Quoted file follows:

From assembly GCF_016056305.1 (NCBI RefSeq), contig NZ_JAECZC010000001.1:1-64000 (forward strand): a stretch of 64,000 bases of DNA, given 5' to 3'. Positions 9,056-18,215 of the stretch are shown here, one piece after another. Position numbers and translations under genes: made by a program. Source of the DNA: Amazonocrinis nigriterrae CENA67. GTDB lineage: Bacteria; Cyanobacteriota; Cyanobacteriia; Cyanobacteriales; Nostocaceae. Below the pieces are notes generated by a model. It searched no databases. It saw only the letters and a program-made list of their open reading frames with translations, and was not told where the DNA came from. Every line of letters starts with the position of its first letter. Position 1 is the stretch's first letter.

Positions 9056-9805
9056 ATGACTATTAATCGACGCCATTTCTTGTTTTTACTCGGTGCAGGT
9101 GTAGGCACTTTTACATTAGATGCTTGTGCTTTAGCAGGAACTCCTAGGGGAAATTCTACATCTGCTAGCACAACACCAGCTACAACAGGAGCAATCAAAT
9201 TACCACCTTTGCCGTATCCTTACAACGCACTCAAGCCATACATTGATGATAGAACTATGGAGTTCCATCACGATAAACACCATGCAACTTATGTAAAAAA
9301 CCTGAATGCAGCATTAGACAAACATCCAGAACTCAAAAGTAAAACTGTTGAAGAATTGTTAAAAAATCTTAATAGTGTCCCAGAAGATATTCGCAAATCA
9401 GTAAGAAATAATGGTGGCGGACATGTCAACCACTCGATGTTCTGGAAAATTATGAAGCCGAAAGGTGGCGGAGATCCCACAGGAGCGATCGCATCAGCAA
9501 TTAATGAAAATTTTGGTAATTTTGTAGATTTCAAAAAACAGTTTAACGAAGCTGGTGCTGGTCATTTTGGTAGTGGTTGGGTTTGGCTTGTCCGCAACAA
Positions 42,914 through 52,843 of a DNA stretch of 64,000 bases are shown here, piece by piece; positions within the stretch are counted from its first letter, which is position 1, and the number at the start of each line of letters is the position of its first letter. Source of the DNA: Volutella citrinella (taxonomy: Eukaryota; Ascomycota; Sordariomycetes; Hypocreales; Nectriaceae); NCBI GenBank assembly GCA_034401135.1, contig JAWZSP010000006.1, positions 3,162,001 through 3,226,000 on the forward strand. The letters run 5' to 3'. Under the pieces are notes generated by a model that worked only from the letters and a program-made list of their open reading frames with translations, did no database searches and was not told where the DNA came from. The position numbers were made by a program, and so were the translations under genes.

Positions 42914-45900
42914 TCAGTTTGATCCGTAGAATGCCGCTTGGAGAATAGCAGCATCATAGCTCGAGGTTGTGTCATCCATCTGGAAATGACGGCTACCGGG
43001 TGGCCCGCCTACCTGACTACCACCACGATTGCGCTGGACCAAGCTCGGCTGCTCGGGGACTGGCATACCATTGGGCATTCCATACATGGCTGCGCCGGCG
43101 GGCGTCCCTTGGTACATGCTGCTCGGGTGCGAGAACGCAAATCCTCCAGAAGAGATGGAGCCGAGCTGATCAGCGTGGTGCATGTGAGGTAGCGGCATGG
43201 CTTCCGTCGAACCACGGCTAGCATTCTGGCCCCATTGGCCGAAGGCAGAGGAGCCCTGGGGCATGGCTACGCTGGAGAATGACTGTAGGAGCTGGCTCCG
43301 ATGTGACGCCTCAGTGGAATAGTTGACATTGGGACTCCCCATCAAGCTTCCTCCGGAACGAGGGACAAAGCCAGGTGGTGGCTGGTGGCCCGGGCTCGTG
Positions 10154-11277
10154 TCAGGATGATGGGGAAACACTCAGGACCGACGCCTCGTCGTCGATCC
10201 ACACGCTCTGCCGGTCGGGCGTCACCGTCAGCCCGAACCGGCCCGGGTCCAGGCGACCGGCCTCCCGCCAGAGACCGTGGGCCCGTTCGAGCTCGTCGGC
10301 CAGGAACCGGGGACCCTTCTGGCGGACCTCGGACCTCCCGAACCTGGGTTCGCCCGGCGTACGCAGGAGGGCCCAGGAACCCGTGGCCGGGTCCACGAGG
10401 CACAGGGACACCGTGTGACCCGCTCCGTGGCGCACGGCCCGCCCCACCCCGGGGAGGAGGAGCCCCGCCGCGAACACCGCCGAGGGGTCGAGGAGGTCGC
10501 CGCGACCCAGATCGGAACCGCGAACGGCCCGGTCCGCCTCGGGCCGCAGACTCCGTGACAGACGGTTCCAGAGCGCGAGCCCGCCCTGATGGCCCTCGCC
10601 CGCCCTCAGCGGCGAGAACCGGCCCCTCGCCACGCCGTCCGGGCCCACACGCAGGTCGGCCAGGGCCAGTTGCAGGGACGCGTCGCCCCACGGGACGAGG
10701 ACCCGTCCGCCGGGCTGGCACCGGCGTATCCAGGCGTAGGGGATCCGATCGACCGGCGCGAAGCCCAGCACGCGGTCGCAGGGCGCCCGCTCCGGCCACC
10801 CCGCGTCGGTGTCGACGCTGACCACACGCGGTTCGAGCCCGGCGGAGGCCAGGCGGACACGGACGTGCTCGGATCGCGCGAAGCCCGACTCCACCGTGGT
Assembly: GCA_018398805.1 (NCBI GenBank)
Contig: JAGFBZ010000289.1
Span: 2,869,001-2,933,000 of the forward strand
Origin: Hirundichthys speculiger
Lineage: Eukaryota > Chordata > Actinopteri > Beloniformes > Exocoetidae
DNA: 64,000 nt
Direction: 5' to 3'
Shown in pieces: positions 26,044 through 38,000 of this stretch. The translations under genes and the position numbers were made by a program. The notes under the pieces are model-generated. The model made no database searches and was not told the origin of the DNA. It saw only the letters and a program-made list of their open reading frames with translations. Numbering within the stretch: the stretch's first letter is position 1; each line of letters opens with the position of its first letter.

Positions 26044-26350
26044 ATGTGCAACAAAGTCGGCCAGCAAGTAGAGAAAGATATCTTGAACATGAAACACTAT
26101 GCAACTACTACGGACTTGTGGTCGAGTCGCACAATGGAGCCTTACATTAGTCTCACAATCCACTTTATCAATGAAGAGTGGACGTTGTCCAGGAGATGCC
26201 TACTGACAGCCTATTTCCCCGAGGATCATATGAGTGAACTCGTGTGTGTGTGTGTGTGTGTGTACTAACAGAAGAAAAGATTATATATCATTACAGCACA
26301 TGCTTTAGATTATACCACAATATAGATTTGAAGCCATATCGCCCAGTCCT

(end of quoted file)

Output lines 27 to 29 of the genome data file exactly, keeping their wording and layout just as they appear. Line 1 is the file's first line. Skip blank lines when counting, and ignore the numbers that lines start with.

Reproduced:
Span: 2,869,001-2,933,000 of the forward strand
Origin: Hirundichthys speculiger
Lineage: Eukaryota > Chordata > Actinopteri > Beloniformes > Exocoetidae